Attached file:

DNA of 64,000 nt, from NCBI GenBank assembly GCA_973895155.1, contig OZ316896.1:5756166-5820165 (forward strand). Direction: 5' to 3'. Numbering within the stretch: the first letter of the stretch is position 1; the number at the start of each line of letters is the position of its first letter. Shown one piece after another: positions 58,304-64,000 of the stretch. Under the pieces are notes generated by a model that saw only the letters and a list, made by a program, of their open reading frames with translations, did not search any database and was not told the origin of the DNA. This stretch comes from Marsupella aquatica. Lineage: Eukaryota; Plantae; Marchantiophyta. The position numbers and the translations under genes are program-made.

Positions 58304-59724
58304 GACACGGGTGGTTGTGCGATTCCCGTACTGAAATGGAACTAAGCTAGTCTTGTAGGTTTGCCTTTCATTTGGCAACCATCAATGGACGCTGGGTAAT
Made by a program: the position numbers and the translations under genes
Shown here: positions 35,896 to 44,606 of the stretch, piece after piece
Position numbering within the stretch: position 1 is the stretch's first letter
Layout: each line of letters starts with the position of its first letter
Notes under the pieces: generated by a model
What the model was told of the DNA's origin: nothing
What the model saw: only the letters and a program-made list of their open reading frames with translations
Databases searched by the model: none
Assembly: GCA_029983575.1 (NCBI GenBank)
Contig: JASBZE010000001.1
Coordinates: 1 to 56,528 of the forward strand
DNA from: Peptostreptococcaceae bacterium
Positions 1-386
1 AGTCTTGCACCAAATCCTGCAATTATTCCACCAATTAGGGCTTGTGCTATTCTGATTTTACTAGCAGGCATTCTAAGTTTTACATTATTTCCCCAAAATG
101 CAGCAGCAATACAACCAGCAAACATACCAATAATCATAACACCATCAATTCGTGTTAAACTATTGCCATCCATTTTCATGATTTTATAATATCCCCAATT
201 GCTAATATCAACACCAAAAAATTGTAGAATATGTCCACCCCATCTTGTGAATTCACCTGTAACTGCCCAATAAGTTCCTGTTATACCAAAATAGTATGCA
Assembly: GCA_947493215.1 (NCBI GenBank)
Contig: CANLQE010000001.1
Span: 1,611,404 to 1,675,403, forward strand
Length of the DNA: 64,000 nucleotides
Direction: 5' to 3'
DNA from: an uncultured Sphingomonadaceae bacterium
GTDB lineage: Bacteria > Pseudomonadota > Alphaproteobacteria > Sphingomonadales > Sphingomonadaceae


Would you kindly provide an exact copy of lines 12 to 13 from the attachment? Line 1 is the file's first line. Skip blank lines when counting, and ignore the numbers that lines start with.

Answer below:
Assembly: GCA_029983575.1 (NCBI GenBank)
Contig: JASBZE010000001.1